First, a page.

[erlang-questions] BERT vs protobuf in the erlang world

Peter Neumark <>
Sat Aug 27 11:57:33 CEST 2011


I'm surprised Apache Thrift wasn't mentioned yet in this thread.
Thrift is inspired by protobuf, so it sports s similar (although more
modular) design.
It supports a wide range a languages, several protocols and transports (with
the ability to add your own).
The erlang lib + code generator code is actively developed and already works
quite well.

Peter

On Sat, Aug 27, 2011 at 5:43 AM, Jon Watte <> wrote:

> 1) works as long as you control the sender or you have a well-defined
> policy when multiple fields are present, but I'd otherwise consider it a
> footgun.
>
>
>
> Your policy could easily be "there is only one field present at the top
> level" -- the next field encountered would simply be considered its own PDU.
>
>
> I really find it odd that protobuf doesn't provide a CHOICE construct.
>
>
> The argument is that making everything optional gives you the most of that,
> with no additional overhead. What you want is the additional rule that there
> is only ONE of those optionals, something which can be added at the
> application layer if it's needed.
> I'm not saying it wouldn't be nice if "switch" and PDU naming/segmenting
> were supported in protobuf -- that would be sweet! But we deal pretty well
> without it, and still find it better than the alternatives, especially for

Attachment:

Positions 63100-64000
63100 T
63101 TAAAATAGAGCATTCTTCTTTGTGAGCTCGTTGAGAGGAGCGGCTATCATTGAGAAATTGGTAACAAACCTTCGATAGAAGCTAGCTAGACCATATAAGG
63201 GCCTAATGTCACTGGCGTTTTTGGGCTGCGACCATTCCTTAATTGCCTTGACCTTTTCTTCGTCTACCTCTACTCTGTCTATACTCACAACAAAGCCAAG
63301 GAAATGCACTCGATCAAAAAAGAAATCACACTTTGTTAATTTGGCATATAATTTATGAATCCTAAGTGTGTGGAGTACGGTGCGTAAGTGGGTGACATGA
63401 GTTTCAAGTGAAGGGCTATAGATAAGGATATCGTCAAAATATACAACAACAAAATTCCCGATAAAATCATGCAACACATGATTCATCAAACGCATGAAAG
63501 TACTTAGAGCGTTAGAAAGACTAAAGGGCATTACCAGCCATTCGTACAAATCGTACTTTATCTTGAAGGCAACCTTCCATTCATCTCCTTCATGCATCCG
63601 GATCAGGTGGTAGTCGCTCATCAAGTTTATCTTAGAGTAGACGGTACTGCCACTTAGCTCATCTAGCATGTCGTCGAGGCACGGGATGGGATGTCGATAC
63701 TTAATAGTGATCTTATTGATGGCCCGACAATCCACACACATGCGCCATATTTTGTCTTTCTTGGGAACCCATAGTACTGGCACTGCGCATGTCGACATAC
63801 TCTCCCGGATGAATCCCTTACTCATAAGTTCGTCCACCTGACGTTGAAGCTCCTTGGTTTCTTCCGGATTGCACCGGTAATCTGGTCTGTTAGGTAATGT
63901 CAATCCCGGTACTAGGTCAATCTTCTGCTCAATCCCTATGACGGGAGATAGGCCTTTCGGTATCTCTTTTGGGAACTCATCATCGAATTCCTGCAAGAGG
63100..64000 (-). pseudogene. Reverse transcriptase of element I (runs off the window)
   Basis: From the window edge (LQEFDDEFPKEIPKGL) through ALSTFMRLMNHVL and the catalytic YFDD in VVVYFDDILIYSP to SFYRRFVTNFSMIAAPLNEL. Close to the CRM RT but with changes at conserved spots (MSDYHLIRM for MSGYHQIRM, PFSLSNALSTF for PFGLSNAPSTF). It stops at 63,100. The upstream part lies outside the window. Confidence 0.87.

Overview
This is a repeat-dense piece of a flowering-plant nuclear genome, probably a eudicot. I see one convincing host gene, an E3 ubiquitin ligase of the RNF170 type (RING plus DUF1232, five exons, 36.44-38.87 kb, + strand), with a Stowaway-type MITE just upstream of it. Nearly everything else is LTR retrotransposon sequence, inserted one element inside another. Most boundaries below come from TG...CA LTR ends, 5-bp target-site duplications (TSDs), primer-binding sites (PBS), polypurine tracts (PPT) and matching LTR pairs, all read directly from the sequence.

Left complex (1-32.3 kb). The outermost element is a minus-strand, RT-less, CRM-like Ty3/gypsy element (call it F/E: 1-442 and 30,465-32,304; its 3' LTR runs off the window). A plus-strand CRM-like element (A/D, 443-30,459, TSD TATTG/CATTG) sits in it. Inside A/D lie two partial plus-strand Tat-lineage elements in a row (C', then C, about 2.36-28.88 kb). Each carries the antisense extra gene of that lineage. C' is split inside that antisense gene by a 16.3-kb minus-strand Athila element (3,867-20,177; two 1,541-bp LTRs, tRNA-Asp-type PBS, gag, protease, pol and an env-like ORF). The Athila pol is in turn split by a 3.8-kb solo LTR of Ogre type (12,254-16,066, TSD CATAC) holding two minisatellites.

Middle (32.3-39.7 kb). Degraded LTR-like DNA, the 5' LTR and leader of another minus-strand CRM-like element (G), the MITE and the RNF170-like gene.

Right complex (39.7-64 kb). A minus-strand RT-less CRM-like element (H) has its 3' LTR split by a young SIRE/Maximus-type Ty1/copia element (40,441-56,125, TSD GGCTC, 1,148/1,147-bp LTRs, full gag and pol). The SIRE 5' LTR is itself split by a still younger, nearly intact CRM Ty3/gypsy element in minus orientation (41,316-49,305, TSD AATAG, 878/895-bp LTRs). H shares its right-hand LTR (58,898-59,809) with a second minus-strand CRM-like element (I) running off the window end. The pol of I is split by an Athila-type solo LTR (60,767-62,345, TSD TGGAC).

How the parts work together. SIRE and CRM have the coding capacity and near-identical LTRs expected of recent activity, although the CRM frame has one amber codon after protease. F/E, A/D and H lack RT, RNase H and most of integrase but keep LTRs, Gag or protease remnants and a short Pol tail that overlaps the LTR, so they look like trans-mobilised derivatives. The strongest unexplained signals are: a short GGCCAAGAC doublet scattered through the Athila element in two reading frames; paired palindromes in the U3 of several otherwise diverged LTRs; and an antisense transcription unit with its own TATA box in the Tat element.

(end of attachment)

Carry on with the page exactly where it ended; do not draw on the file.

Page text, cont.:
> cross-language projects.
>
> Sincerely,
>
> jw
>
> --
> Americans might object: there is no way we would sacrifice our living
> standards for the benefit of people in the rest of the world. Nevertheless,
> whether we get there willingly or not, we shall soon have lower consumption
> rates, because our present rates are unsustainable.
>
>
>
>
> On Thu, Aug 25, 2011 at 3:04 AM, Vincent de Phily <
> > wrote:
>
>
>> On Wednesday 24 August 2011 15:15:57 Jon Watte wrote:
>> > You solve that in one of two ways:
>> > 1) Create a message that is the "PDU" that contains the union of
>> everything
>> > that could be sent,
>> > or
>> > 2) Create a wrapper that is just "type" followed by "binary data that is
>> a
>> > marshaled message."
>> >
>> > If you believe that the entirety of a protocol should be described by
>> that
>> > protocol, then 1) is actually a fine solution. The preserve-and-forward
>> > semantic of unknown field ids means that forward compatibility is still
>> > possible.
>> >
>> > message MyProtocolPDU {
>> >   optional SomeMessage some_message = 1;
>> >   optional AnotherMessage other_message = 2;
>> >   ...
>> > }
>> >
>> > So, encoding a MyProtocolPDU that contains a SomeMessage will end up
>> being
>> > different than encoding a MyProtocolPDU that contains an AnotherMessage.
>> > At the high level, you have to know that there is only one member in
>> each
>> > MyProtocolPDU; I find that to be quite acceptable.
>>
>>
>> Yup, they're reasonable solutions (as long as you planed ahead). 2) may be
>> ugly and innefficient, but it has been used as a pragmatic solution in
>> countless formats. 1) works as long as you control the sender or you have
>> a
>> well-defined policy when multiple fields are present, but I'd otherwise
>> consider it a footgun. I really find it odd that protobuf doesn't provide
>> a
>> CHOICE construct.
>>
>> --
>> Vincent de Phily
>>
>>
>>
>
>
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